That’s a wrap on merchant accounts! We hope this guide helped you better understand the ins and outs of the importance of merchant accounts and how to choose the best one.

Whenever you’re ready to open your own account and start accepting card payments at your business, we’re here to help. With Heartland as your merchant services provider, you can count on transparency. We’ll always be upfront with you about your fees, support you every step of the way with robust customer service and ensure your payment processing software integrates seamlessly with your point of sale tech for a frictionless, all-in-one solution.

Reach out anytime to learn more about how we can help you accept card payments with confidence and unlock growth for your business.

Frequently asked questions (FAQs)

The cost of setting up a merchant account depends on multiple factors. Your sales volume, risk level, business and credit history all play a role. Reach out to a merchant account provider directly for a personalized estimate.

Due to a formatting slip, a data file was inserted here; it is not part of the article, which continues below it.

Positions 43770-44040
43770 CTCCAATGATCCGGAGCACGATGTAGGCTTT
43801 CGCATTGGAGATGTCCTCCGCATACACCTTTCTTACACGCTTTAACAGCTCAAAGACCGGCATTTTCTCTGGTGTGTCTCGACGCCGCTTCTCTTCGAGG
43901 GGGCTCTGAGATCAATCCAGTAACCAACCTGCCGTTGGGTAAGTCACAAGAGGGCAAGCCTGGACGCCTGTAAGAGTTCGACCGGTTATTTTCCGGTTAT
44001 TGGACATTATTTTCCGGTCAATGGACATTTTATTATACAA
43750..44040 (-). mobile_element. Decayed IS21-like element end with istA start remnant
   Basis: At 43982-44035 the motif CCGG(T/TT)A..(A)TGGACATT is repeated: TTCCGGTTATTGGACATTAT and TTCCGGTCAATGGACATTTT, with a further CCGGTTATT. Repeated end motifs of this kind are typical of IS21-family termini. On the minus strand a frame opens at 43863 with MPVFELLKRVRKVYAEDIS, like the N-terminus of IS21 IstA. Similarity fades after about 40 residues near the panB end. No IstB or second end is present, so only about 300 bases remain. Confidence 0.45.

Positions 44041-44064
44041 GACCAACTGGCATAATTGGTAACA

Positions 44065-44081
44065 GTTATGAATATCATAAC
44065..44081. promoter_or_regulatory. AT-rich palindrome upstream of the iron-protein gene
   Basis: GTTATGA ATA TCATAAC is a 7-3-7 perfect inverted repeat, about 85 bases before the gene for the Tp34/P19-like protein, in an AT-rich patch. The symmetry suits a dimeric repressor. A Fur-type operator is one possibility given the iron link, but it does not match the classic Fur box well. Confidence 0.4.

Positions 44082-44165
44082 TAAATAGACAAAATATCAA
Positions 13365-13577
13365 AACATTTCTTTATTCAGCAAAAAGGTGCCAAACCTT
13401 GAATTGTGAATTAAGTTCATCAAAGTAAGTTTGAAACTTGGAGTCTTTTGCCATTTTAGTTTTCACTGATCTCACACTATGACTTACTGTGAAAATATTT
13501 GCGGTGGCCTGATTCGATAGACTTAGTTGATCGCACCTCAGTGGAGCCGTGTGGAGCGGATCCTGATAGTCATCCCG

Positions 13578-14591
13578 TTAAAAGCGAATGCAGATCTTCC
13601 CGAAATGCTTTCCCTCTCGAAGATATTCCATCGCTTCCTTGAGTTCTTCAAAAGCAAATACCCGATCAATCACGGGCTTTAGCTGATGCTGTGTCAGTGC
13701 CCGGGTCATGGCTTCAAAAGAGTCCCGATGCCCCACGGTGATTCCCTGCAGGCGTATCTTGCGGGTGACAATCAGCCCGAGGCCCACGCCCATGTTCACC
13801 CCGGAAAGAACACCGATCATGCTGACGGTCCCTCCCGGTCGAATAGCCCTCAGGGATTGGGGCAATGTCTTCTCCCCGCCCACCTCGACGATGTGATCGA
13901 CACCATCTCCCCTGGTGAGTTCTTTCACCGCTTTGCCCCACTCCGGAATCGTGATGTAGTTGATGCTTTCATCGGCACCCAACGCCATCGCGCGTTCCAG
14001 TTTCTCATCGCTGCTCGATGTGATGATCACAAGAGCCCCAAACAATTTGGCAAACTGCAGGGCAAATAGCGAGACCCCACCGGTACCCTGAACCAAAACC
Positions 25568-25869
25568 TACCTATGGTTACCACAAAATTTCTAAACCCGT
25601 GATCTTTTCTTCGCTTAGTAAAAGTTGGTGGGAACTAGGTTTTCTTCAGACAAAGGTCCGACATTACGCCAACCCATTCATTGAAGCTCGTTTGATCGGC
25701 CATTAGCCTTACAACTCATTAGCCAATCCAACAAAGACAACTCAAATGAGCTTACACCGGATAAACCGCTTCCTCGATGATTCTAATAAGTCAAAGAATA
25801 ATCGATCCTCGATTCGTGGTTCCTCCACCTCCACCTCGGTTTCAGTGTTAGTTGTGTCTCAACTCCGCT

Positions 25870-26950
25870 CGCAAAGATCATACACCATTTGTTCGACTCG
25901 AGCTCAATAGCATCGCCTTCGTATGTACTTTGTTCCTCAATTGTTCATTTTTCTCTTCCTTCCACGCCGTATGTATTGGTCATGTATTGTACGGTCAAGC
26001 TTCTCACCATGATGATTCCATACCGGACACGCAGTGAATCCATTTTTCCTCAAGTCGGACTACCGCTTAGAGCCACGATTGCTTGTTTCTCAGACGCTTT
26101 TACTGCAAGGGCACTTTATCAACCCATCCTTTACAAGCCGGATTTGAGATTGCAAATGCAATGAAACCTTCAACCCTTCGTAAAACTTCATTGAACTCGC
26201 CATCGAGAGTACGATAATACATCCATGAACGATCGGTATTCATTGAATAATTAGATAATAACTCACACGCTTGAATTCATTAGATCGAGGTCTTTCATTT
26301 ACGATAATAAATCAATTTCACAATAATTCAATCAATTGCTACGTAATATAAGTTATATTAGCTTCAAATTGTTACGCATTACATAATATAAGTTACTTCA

You’ll need to work with a merchant account provider or payment services provider to set up your own merchant account.

To open a merchant account, you’ll need to have a registered business, an EIN, a business bank account, estimated processing volumes and more. Read back through our guide for more details.

Setting up a merchant account to receive payments is a straightforward process that involves seven key steps. We go over each step in detail above.

Yes. Many merchant account providers offer online applications to secure a merchant account. Look back through our guide to make sure you have everything you need to apply.

A merchant account is a dedicated account for receiving funds from credit or debit card purchases. Your payment processor will deposit the money from your sales into this account. Then, once the account settles, the money moves from your merchant account into your business bank account. To accept credit and debit card payments, you’ll need both merchant and business bank accounts.

No, you can get a dedicated merchant account through a payment services provider, or join a shared merchant account provided by a payment facilitator or pay-fac.